We were at first roughly handled, and were even in some danger of being promptly hanged or shot by order of Judge Lynch, when two witnesses to character came forward. One, on whom we looked with disgust, was the treacherous scoundrel who had betrayed the rest of the gang for gold; the other, wonder of wonders, was—Ned Granger, who caught me in his arms and hugged me like a bear!

"Dear Ned, I thought you were dead."

"That's exactly what I thought of you, Barham, dear old boy, and of the General there. No, I was very little hurt, and was able to help the other uninjured passengers in caring for those poor creatures who were scalded or torn by the explosion. Every house is like a hospital. Ah! it was a shocking business. But though unhurt, you see, I had lost my luggage and money in the crash, and this honest farmer here has taken care of me these last weeks. So I came to help him to get back his stolen nags, little thinking whom I should find on Island Number Ten."

Flint and I kept our word with Mary Stone.


WE publish on page 365 a portrait of WILLIAM A. JACKSON, EX-COACHMAN OF JEFF DAVIS, who recently entered our lines at Fredericksburg. Jackson is an extremely intelligent man, reads and writes (as his signature shows), and converses in a manner which shows that he has been used to good society. He seems well posted in regard to the events of the past year, and to the condition of affairs at the South. He says that the negroes at Richmond and throughout the South have long foreseen the present state of things, and look anxiously for the coming of the Union armies. He says that the rebels dare not trust the negroes with arms; and as to relying upon their fidelity, they are well aware that every negro at the South prays earnestly for the success of the Union armies. He adds that notwithstanding the care taken by the slave-owners to conceal the news from the negroes, and to deceive them as to the purposes of the Northern men, they are generally well acquainted with the course of events. Jackson represents Davis, in whose service he remained several months, as much disheartened and querulous: fond of complaining of the want of popular support, and very downhearted about the future. When Jackson first came into our lines he made a statement to General McDowell, which was published in all the papers. We subjoin the following summary:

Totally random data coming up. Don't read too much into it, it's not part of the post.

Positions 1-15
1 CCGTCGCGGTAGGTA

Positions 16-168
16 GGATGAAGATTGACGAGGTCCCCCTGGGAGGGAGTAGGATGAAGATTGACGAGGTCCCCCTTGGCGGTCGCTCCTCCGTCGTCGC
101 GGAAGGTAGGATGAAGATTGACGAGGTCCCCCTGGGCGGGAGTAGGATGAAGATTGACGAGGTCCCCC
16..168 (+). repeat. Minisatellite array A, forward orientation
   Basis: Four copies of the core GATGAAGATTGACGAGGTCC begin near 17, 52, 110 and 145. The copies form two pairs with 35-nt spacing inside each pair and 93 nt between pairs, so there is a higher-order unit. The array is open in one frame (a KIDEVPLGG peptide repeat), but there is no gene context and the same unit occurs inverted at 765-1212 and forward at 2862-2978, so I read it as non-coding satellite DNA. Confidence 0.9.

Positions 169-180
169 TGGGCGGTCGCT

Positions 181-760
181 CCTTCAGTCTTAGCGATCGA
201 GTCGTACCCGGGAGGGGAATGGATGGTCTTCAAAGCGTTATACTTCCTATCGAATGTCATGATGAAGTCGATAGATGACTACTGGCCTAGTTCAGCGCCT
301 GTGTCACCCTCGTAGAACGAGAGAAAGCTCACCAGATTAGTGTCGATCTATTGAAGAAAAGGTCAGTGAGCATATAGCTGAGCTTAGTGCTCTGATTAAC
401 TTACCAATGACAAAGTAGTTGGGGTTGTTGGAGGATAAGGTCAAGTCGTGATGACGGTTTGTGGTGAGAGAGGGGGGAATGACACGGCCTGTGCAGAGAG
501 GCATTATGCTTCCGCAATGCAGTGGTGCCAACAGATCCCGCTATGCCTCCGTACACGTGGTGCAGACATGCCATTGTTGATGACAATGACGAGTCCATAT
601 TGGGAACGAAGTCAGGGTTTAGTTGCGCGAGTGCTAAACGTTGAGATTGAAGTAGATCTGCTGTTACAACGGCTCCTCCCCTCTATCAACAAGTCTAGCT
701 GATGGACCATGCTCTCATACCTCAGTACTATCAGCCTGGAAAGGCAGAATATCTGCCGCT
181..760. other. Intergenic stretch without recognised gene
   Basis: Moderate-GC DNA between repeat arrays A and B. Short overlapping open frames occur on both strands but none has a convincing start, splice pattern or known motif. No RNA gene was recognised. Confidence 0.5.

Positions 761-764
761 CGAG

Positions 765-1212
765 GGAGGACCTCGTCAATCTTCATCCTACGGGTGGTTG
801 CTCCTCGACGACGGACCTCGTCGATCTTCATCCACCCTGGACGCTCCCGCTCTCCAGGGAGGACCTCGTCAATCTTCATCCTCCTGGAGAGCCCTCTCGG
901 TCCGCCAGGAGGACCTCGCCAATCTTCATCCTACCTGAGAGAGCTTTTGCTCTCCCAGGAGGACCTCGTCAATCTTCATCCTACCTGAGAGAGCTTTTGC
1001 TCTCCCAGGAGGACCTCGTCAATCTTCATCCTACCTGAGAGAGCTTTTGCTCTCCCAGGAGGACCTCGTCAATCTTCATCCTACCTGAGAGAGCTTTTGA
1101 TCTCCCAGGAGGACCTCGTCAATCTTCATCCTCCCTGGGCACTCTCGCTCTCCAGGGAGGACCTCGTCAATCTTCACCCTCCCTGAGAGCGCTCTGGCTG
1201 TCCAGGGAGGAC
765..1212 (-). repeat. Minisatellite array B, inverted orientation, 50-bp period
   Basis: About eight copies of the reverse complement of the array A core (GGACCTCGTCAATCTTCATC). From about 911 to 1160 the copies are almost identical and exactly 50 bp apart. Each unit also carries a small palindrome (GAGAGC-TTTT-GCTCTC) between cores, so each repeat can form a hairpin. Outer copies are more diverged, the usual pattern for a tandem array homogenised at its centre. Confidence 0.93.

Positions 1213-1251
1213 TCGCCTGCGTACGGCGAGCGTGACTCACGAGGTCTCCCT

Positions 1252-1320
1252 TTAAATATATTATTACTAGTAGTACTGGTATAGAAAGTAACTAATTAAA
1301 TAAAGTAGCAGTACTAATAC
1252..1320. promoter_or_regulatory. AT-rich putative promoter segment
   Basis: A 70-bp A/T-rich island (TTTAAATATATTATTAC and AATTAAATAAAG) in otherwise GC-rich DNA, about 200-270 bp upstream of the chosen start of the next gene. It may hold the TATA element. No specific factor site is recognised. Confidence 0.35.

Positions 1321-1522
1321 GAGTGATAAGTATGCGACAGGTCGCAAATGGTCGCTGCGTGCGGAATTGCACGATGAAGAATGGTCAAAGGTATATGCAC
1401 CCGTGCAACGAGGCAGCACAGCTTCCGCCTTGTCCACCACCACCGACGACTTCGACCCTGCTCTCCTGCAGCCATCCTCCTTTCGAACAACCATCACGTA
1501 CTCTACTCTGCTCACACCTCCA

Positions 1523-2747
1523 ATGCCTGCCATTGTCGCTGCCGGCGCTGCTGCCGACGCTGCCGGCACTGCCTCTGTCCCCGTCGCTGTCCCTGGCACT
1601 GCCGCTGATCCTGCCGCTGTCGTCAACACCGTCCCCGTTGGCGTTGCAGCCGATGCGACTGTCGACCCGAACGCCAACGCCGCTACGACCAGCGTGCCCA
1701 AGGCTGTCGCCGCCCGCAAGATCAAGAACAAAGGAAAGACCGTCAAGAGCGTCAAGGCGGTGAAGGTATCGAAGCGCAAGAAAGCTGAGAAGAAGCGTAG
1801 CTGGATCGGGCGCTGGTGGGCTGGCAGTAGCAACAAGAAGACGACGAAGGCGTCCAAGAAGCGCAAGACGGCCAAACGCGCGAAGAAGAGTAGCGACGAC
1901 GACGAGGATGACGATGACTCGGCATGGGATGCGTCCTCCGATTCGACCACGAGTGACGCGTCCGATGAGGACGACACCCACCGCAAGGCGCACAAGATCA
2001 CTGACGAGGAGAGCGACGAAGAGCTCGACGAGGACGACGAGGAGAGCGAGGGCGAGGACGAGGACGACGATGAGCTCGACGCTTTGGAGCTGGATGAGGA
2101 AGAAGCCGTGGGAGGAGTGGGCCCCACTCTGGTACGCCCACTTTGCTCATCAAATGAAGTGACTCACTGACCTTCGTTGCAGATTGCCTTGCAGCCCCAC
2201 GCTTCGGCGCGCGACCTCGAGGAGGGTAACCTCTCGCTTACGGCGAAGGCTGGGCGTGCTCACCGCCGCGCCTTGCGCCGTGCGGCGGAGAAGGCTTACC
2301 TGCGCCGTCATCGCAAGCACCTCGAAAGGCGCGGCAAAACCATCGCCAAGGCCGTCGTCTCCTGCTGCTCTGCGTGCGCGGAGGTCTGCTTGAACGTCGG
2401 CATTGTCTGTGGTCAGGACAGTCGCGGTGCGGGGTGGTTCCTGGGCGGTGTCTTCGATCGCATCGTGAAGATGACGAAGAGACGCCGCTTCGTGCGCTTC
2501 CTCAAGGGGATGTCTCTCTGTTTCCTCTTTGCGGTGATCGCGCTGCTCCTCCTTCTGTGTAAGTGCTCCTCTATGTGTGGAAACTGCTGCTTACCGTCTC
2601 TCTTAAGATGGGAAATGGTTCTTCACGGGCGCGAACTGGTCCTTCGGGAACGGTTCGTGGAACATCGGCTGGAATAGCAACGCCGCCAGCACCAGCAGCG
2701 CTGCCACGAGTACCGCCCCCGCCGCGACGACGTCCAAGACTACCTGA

The coachman overheard a conversation between Davis and Dr. Gwin, formerly United States Senator from California. Davis said he had sent General J. R. Anderson from North Carolina to resist the march of the Nationals from Fredericksburg, and to delay them long enough for him to see the probable result of the contest before Yorktown, so that if that was likely to be unsuccessful he would have time to extricate his army from the peninsula and get them into Richmond and out of Virginia; that otherwise they would all be caught. The coachman represents that Mrs. Davis said "the Confederacy was about played out," and "that if New Orleans was really taken she had no longer any interest in the matter, as all she had was there; that it was a great pity they had ever attempted to hold Virginia and the other non-growing cotton States;" and that she said to Mrs. D. R. Jones, daughter of Colonel James Taylor, United States Commissary-General of Subsistence, who was very anxious to get to Washington, where she has one of her children, "not to give herself any trouble, but to stay where she was, and when the Yankees came to Richmond she could go."

The coachman says that Mr. and Mrs. Davis have all their books, clothing, and pictures packed up ready to move off; that there is much outspoken Union feeling in Richmond; that, having been a waiter in a hotel there, he knows all the Union men of the place, and that the Yankees are looked for with much pleasure, more by the whites than even the colored people. Confederate money is not taken when it can be avoided.

Miss Davis herself was refused, when she offered a $10 Confederate note, which she did in payment for something purchased for Mrs. Brown.

Many of the Richmond people wish the Union troops to come, as they are half starved out.

The bank and Government property are all packed up for removal to Danville, near the North Carolina line.

Jackson is a man of thirty years of age. He is or was owned in Richmond, but was hired out by the year by his owner. For some years he was a messenger in one of the courts; he drove a hack for a couple of years, and latterly, as we said, he drove the rebel President. He has a wife and three children, all slaves, in Richmond. It is a misdemeanor at law in Virginia to teach William Jackson's children to read.




Site Copyright 2003-2018 Son of the South.  For Questions or comments about this collection, contact

Privacy Policy

Are you Scared and Confused? Read My Snake Story, a story of hope and encouragement, to help you face your fears.